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Scar Vegas



Despite its unwieldy title, Scar Vegas well introduces Tom Paine, a writer of range and imagination, who lives up to being listed among an elite group of "Writers on the Verge" last year by the Voice Literary Supplement.

This story collection travels the world, bringing us many different points of view; if literature had an equivalent of the musical genre "World Beat," this would be it. Paine has a common sense view of politics, speaking on behalf of some of history's losers, acting as an authorial Amnesty International.

The book begins with "Will You Say Something, Monsieur Eliot?" a tragic and compelling story of lost salvation, a post-colonial boat-person scenario that illustrates so many aspects of injustice, but in a beautifully subtle way. Though a bit of a heart-string tugger, this story proves wrong those critics who have accused Paine of being heavy-handed.

"General Markman's Last Stand" is a story in which Paine is able to smoothly tie in a number of social issues, in this case violence, the war of the sexes, gender and aging. Paine treats a military cross-dresser with humor and dignity, and exposes hypocrisy while still entertaining with terrific character studies and some plot twists not able to be predicted from such a beginning.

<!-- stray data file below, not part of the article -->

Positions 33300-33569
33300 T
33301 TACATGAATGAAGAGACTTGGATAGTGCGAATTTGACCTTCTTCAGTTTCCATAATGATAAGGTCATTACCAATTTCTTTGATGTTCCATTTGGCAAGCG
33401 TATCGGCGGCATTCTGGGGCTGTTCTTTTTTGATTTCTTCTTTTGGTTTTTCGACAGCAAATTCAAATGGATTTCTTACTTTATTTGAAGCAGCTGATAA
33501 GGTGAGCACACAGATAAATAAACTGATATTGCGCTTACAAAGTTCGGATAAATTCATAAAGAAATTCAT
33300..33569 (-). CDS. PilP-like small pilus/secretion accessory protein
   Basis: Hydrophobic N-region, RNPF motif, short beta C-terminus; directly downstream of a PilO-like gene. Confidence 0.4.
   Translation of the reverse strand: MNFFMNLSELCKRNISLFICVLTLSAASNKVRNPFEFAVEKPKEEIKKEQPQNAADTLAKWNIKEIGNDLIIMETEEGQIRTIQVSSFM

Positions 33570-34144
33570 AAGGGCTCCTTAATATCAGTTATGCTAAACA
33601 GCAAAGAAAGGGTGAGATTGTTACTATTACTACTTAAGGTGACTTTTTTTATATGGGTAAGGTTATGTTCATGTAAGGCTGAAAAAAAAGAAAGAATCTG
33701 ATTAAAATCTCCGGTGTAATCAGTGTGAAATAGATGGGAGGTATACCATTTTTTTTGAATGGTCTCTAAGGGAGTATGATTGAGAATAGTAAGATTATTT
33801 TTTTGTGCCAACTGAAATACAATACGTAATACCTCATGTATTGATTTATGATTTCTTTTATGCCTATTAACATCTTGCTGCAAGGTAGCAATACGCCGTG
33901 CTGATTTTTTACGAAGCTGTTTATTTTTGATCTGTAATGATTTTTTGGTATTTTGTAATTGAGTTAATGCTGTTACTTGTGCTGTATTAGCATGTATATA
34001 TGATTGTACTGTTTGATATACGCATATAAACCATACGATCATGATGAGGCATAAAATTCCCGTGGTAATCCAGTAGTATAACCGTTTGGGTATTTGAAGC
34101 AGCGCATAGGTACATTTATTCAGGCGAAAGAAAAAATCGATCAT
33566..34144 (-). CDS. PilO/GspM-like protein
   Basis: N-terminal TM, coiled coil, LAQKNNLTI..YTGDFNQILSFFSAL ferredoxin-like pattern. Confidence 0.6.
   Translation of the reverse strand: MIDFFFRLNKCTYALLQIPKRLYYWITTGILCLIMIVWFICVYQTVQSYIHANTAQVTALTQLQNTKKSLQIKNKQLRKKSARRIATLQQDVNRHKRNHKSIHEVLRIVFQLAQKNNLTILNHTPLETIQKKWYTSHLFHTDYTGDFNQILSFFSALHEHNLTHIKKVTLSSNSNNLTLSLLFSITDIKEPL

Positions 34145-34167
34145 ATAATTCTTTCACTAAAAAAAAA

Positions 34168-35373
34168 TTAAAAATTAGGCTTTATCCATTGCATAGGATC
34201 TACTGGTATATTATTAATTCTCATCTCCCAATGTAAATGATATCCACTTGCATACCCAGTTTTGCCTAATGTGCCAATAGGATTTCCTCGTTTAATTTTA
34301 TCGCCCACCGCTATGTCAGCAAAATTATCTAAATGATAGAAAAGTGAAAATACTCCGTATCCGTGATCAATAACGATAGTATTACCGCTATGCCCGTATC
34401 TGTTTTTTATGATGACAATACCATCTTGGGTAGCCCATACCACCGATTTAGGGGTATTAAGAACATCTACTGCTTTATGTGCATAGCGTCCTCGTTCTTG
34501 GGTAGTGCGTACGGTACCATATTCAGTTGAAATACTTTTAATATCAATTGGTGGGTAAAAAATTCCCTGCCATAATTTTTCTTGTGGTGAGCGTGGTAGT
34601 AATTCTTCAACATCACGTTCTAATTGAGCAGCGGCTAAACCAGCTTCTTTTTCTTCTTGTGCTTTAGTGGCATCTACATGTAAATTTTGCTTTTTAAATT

So often fictional political diatribes are humorless. Not so, "Unapproved Minutes of the Carthage, Vermont, Zoning Board of Adjustment," a hilariously dry farce with environmental concerns. Though its viewpoint seems derived from a writing workshop exercise, Paine completely succeeds.

The teenage neo-hippie narrator of "The Spoon Children," with his wonderful reporter style, reels off this classic line: "Nobody is really clear on when the Anarchist Convention is going to start, and the definite vibe is it's not cool to ask, as anarchists are pretty much against setting a serious date and time."

"A Predictable Nightmare on the Eve of the Stock Market Breaking 6,000" is the humorously sad tale of Melanie Applebee, a horrid person turned two-dimensional by a Kafkaesque society -- a little ham-fisted, but weird enough to keep the reader's interest.

"The Battle of Khafji" is powerful and imaginative, as if Tim O'Brien were writing about the Gulf War rather than Vietnam.

Some of the material is a little forced, but the book, overall, is well-written and Paine has many good things to say; alas, it is not transcendent. Still, Paine is certainly a Writer on the Verge.

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